In June and July 2003, a study was carried out by the Wildlife Conservation Society of Tanzania to determine the bird’s distribution and abundance in the Wembere Steppe. This project also examined the habitat requirements and potential factors limiting the range of this bird. Prior to this project, very little was known of the ecological needs of the Karamoja apalis (4). The following information is the result of this study.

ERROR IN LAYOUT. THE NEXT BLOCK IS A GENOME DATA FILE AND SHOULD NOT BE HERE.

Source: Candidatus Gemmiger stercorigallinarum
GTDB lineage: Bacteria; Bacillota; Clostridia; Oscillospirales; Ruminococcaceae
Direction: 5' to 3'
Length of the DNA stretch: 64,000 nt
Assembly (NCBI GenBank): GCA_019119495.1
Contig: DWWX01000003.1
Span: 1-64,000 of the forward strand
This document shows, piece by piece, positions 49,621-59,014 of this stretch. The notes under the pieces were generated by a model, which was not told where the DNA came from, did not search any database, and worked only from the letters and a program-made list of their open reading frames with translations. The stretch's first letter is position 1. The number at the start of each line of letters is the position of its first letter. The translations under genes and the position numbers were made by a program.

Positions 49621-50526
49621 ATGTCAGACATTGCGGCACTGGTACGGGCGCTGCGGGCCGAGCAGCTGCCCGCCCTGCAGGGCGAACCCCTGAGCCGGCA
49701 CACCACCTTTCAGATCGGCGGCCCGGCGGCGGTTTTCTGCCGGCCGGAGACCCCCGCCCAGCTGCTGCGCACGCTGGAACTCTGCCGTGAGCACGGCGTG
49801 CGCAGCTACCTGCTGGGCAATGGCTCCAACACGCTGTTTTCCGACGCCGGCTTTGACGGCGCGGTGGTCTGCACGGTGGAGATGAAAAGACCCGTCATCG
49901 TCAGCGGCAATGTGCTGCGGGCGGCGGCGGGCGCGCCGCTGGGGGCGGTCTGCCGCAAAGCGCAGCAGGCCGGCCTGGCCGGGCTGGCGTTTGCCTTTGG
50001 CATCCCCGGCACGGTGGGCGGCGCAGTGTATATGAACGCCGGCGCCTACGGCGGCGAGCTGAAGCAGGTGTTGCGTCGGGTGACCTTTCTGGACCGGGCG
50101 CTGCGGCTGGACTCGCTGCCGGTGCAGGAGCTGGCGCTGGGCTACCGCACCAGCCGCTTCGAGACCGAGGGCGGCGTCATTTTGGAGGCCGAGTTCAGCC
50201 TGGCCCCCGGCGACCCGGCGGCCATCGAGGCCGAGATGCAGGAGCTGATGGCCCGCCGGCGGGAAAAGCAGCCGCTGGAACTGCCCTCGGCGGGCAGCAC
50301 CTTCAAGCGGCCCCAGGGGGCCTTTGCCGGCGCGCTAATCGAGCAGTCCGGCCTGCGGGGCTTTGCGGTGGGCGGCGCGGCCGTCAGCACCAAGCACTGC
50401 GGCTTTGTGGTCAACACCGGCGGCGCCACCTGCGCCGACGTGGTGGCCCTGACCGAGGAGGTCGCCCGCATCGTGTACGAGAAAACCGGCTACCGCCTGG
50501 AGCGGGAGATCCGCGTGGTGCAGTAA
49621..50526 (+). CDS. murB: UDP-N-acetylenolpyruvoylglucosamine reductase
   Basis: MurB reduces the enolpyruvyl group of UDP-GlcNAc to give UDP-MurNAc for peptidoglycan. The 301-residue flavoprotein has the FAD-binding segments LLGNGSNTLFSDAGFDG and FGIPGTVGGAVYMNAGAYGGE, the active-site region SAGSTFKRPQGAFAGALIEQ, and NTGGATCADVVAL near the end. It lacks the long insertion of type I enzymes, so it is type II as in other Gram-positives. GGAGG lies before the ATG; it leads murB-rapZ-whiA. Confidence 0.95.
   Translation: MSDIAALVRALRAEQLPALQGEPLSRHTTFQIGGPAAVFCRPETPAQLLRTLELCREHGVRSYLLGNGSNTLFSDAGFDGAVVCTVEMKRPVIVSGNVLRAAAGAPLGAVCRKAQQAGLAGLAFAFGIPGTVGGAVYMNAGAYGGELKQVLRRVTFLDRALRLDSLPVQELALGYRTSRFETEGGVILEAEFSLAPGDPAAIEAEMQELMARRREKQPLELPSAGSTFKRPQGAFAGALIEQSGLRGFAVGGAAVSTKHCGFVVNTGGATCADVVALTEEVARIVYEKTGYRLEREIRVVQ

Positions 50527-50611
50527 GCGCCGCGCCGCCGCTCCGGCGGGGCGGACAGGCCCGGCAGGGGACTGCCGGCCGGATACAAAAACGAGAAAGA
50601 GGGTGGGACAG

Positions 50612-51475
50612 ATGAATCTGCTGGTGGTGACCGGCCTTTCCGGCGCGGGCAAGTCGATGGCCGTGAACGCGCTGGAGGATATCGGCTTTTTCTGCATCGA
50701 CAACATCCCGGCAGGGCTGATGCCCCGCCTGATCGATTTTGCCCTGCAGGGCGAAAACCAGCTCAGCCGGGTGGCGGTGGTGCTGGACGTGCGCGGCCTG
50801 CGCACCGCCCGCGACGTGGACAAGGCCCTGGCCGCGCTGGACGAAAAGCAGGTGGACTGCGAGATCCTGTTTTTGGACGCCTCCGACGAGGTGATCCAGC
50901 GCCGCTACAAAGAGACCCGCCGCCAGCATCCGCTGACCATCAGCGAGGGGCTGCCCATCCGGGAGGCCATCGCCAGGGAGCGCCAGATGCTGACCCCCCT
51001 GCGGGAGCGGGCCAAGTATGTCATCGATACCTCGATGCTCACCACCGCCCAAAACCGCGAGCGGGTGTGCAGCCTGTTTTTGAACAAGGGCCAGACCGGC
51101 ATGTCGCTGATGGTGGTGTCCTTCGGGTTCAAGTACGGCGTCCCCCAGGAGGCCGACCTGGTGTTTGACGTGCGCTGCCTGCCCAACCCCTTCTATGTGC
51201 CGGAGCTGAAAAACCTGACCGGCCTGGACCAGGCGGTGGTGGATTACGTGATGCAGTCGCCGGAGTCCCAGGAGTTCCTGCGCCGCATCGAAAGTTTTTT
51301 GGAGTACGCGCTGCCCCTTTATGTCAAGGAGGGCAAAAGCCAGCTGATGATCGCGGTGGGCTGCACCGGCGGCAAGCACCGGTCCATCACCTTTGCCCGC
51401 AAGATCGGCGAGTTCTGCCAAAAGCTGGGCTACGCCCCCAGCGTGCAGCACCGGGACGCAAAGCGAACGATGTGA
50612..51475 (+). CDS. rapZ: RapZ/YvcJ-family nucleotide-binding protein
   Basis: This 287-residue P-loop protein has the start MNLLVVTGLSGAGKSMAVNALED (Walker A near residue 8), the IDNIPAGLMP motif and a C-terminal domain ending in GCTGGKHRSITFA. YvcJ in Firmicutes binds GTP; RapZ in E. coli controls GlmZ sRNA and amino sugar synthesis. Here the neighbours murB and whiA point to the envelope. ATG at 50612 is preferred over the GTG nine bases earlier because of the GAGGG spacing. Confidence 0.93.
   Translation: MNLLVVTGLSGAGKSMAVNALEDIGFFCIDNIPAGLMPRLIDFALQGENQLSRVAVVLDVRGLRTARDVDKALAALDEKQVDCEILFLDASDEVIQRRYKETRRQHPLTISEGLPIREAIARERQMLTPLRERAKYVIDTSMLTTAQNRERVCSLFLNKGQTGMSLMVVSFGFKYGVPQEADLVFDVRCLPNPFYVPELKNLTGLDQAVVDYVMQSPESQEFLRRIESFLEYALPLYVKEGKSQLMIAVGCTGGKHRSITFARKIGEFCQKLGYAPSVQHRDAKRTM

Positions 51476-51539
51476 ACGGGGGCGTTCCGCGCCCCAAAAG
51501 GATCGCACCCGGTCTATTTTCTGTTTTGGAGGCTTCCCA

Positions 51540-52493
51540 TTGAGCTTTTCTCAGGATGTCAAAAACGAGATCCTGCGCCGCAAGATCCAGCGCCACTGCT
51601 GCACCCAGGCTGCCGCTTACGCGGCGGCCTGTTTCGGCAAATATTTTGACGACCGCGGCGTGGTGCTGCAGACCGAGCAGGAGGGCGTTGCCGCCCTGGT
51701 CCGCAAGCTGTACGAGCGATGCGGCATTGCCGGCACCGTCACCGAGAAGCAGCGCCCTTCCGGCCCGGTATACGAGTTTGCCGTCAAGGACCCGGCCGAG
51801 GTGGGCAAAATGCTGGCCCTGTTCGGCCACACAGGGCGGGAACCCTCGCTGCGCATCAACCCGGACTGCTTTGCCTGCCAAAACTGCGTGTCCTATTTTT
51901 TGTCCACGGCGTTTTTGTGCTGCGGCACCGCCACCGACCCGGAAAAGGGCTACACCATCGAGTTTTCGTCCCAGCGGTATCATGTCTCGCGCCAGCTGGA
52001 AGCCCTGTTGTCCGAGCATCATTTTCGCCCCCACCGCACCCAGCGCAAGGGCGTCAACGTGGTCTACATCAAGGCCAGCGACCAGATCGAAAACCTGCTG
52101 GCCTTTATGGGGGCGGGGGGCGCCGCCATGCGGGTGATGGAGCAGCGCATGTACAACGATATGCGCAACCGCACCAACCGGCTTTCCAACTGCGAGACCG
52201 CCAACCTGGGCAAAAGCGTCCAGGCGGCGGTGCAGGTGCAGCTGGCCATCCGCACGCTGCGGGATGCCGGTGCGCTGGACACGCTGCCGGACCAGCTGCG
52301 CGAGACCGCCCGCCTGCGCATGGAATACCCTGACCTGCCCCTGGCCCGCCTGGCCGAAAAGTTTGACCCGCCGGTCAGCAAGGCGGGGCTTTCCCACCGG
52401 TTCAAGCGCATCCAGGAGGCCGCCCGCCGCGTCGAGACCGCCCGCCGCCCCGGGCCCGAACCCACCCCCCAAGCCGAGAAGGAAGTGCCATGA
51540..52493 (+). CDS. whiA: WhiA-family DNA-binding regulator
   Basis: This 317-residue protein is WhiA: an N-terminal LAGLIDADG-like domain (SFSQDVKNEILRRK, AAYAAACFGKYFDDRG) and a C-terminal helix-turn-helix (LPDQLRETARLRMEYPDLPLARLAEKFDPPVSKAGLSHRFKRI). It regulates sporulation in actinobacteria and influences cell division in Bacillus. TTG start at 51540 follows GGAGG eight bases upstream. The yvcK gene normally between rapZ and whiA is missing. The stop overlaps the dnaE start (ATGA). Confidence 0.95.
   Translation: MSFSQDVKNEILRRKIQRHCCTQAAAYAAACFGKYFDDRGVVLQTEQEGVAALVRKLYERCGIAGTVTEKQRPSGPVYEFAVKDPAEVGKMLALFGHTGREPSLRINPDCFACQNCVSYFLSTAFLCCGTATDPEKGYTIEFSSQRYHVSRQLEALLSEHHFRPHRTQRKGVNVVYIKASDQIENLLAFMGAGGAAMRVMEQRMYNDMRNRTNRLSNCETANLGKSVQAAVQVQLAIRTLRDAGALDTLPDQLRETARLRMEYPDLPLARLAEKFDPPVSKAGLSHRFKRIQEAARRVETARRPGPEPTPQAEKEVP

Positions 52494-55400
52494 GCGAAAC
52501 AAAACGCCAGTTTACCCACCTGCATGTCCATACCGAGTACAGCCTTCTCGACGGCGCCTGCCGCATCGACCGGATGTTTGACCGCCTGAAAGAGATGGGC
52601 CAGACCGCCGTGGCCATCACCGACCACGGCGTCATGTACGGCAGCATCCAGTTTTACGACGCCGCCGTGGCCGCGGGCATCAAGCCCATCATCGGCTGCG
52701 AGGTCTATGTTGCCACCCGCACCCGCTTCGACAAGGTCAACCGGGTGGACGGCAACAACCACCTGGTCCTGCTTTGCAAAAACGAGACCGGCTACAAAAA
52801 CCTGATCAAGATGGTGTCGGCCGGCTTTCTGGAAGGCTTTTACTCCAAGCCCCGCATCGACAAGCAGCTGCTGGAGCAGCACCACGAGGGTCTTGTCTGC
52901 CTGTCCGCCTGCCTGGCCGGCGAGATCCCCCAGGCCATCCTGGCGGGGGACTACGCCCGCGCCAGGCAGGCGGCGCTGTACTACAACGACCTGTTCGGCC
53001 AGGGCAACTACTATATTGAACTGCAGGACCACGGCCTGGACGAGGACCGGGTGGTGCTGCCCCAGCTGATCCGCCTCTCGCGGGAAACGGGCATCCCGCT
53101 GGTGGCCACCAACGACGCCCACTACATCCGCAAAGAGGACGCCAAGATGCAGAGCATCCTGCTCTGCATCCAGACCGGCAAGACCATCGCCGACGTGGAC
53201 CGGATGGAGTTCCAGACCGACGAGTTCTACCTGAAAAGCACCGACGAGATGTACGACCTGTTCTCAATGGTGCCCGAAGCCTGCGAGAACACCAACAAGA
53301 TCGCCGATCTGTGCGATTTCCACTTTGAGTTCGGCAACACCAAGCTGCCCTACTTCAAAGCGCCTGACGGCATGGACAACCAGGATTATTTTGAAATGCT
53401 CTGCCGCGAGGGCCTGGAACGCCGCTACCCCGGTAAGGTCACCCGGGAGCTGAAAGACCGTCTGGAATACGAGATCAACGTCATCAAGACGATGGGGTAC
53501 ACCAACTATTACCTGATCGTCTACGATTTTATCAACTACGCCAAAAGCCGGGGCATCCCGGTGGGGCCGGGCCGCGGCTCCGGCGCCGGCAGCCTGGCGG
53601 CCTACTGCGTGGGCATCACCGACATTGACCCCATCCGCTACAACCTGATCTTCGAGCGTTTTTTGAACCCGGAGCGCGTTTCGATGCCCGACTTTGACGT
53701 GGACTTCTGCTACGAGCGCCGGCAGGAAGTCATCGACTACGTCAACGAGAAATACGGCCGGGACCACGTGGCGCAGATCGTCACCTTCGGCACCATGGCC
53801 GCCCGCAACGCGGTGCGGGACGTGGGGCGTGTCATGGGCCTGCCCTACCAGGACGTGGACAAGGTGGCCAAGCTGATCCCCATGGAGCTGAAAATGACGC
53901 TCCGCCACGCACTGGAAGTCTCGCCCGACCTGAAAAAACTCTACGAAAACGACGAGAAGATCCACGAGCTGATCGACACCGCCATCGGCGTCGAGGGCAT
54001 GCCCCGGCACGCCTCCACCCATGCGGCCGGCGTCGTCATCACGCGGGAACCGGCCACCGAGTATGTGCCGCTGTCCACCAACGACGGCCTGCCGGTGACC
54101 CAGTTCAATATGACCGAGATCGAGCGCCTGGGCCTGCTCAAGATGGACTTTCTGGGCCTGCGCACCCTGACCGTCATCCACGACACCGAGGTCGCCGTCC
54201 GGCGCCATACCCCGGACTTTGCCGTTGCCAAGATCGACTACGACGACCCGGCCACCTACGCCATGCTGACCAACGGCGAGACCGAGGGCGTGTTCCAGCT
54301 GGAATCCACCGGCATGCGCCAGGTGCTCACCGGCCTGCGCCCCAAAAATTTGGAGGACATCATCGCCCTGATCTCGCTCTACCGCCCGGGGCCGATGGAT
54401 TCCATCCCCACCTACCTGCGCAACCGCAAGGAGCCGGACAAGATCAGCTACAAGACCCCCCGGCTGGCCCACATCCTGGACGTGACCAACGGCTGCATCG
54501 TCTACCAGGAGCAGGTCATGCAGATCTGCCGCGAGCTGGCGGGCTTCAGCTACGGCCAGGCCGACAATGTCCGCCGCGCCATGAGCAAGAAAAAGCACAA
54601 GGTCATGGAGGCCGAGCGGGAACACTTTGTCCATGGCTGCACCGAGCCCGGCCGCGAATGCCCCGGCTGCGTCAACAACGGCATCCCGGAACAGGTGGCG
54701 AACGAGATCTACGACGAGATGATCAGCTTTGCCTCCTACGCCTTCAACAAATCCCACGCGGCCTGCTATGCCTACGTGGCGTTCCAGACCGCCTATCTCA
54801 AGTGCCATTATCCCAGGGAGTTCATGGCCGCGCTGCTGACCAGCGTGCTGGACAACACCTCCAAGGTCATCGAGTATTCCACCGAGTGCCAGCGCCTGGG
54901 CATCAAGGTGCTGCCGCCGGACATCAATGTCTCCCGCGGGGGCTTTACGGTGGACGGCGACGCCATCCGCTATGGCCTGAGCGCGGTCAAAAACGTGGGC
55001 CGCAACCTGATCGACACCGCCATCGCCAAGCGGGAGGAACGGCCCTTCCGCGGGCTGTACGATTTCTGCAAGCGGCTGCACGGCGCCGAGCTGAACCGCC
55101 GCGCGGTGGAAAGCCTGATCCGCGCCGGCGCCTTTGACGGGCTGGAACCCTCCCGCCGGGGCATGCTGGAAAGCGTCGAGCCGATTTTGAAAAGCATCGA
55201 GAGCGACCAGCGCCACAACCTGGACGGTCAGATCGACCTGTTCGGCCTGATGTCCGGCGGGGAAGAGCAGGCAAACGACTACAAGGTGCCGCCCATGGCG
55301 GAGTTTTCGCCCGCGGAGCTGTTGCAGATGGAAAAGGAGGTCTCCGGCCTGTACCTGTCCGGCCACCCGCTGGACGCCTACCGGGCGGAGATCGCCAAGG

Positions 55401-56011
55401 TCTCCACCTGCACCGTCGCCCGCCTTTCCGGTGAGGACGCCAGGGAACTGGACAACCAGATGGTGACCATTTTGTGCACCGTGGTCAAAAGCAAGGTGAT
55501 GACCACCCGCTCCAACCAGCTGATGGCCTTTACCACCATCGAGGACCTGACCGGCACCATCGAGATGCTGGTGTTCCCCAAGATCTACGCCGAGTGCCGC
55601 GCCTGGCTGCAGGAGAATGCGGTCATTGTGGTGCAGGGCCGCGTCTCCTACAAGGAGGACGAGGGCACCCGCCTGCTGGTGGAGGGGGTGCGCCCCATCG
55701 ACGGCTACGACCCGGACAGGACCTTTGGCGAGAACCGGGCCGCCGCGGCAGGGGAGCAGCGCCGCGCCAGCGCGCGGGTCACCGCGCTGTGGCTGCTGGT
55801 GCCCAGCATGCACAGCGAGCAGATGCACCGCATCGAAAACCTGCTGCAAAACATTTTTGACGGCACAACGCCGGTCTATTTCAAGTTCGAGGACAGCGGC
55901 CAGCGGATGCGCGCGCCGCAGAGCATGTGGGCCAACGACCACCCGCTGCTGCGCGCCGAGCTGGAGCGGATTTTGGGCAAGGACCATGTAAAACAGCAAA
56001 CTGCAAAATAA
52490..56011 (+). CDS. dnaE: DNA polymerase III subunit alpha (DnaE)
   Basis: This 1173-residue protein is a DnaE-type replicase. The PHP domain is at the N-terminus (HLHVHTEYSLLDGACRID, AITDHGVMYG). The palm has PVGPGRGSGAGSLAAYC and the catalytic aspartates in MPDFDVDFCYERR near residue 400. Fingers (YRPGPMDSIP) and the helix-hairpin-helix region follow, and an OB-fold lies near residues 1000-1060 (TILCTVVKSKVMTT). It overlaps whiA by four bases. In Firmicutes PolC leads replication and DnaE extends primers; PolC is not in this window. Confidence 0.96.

The Karamoja apalis tends to sing in the first and last few hours of daylight. They sing in pairs, or in family groups consisting of a pair and several juveniles. When singing, they typically occupy the upper foliage of whistling thorn, and adopt an upright stance with drooped wings. The tail is sometimes wagged upwards repeatedly. Whilst foraging, the bird can be difficult to see, as its plumage blends in well with the thorn trees in which it lives. They feed mainly at heights of 1.0 to 2.5 metres in whistling thorn, taking invertebrates from leaves, thorns and galls. Whilst foraging, birds were occasionally observed spreading their tail and wagging it sideways- perhaps to flush out insects or to maintain their balance (4).